Saturday, August 31, 2013

Word Count

Isn't finding time one of the hardest things about being a creative person? We have jobs, families, friends, and community activities all taking time away from the creative things we really want to do. So what happens when we do have the time to be creative?

Last week, I worked to have an entire day in my studio. I have little to show for almost six hours. I was unsuccessful in researching. I had a word count of about 200 words in a cover letter I am writing. That's not much to show for all that time. It was a productive day. Say what? Yes. A day in the studio, the workshop, the atelier, the garden, wherever you create is always productive. Why? Because you are there and you commit. You show up. You allow the thoughts and ideas to flow. Sometimes they flow like a waterfall and other times, like last week, like a mud puddle, which doesn't really move at all. But did I know which it would be when I sat down? No. I was happy to be there. Frustrated, yes but happy nonetheless.

And Monday, I found what I was looking for in fifteen minutes.       

Friday, August 2, 2013

Refueling in flight

This has been a summer to remember and it isn't over yet. I'm entertaining houseguests and traveling more  than I have in years. So far, I've made two trips, each, a week or longer. And so the question arises, how do you refuel in flight? How do you make art when you are away from your studio, your grand piano, your normal surroundings that nurture your art?
Coffee truck in the middle of the night.

It's been a question for me this summer and I have three ideas to share. In no particular order, here they are.

Miniaturize. Instead of working on your novel while attending a family reunion with all the fun and confusion, why not focus on a smaller aspect of your writing? Develop a list of adjectives for the villain. Create more backstory for the heroine. Write character sketches of your relatives. Outline your next novel.

Are you a visual artist? How can you reduce your work for travel? I recently saw a watercolor kit in a mint tin. Could you do something similar? Instead of large pieces, can you make Artist Trading Cards to share with the people on your travels? They would probably be greatly appreciated.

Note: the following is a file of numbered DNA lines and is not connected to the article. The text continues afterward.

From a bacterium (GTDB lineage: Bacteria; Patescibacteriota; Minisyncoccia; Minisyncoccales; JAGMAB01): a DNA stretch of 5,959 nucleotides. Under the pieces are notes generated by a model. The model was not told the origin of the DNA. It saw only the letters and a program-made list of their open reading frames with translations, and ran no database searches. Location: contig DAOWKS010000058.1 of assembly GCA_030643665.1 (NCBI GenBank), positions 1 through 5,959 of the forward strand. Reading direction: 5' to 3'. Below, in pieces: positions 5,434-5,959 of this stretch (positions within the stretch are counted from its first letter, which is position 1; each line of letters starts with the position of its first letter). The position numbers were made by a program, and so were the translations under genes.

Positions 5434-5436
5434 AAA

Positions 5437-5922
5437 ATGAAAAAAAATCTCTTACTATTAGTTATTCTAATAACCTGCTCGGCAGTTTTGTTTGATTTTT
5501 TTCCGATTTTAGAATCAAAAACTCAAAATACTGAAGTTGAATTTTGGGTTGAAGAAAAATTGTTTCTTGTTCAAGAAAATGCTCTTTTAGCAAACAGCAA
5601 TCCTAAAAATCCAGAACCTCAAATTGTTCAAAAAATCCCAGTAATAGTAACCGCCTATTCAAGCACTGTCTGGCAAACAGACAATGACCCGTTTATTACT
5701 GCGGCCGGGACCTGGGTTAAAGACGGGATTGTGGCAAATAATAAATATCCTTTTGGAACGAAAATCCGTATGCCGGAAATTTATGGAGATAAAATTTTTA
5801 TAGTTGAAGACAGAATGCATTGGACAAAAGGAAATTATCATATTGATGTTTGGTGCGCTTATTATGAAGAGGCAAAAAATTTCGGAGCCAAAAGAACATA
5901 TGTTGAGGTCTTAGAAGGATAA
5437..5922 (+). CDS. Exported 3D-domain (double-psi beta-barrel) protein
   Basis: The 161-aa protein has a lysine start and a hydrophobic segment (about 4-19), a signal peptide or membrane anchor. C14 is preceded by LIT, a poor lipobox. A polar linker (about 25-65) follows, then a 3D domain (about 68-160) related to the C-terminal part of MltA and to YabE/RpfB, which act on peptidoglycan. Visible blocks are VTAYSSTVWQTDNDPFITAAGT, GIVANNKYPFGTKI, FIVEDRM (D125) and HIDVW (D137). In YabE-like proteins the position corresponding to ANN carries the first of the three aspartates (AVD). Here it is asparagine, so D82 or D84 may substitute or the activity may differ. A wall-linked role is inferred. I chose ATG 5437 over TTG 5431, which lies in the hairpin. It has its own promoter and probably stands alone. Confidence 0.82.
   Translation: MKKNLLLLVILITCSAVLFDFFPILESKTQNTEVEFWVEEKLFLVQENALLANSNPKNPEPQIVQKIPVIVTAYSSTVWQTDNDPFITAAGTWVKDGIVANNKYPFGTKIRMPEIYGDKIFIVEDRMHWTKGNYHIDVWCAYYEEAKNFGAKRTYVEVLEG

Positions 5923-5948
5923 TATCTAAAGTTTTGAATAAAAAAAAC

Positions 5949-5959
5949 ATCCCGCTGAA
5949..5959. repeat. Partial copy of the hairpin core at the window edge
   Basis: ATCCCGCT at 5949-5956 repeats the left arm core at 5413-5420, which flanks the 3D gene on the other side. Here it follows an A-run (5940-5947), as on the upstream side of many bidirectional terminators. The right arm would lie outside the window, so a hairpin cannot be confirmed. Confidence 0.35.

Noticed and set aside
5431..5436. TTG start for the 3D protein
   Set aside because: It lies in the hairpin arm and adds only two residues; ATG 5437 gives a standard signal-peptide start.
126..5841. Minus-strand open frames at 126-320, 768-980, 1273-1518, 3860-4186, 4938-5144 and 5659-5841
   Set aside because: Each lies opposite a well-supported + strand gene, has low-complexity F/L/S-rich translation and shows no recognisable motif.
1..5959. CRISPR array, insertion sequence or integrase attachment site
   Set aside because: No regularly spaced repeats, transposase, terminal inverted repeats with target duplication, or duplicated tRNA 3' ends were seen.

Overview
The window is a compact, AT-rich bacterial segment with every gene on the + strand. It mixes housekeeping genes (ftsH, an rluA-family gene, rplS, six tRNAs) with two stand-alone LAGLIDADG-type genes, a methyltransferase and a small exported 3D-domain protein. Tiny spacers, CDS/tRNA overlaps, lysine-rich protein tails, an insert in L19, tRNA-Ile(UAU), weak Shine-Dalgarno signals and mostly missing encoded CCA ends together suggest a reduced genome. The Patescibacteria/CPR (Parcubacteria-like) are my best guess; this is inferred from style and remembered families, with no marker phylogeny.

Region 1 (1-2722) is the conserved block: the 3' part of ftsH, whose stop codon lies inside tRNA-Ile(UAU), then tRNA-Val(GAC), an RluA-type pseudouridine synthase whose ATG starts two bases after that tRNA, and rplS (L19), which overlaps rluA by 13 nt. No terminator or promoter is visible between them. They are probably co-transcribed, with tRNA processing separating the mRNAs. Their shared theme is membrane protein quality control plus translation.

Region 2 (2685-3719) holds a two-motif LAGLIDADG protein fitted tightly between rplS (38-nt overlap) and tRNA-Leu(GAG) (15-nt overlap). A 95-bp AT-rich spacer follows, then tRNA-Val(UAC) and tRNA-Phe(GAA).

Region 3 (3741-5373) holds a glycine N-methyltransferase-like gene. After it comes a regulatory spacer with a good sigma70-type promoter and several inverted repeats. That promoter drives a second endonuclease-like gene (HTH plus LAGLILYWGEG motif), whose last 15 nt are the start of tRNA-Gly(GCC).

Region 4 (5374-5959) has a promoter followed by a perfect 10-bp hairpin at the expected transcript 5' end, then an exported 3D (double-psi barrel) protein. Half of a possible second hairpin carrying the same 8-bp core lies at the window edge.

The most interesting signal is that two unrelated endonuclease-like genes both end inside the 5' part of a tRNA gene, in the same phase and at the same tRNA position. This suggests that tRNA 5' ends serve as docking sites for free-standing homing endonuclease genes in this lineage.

Speak up. Remember all that stuff you had to learn in Social Psychology about Groupthink and mob mentality? It's true and you have to counteract it while traveling. If you want to do something, speak up. It gets very easy to go along with the crowd and you could miss something good. At the travel stop in Virginia, on a whim, I asked the gal what about crafts. Oh my, she told us about the Heartwood Center for crafts. It showcases juried artists from the nineteen counties in Southwest Virginia. It was fabulous. It was very well done and if I hadn't said something, I'd had never known about it.

Look at your feet. I noticed while traveling that most of what I observed was in the distance, the Interstate that we were driving, the length of Beale Street, the Mississippi River, the Blue Ridge Mountains, the Chesapeake Bay Bridge Tunnel (the coolest engineering feat, I've ever seen) and so on. But I'm telling you to look at your feet. There are two reasons for this. First, it helps you to focus, even for a few seconds, on who you are. When you're surrounded by people, it helps to sometimes to remember that you have your own opinions, thoughts and they don't have to agree with everyone else's. Call it a three-second retreat. The second reason to look at your feet is so you don't miss something. My sister and I are taking photographs of a wind farm. Have you seen modern windmills? They are huge towers that stretch on for miles. But when I looked at my feet, I saw not one but two Texas wildflowers that I had never seen before. Another time in Georgia, I had just finished photographing a courthouse when I looked down and saw this beautiful little pansy going in the gutter of the street.

Gutter pansy
So what have you been doing this summer? I'd love to hear from you.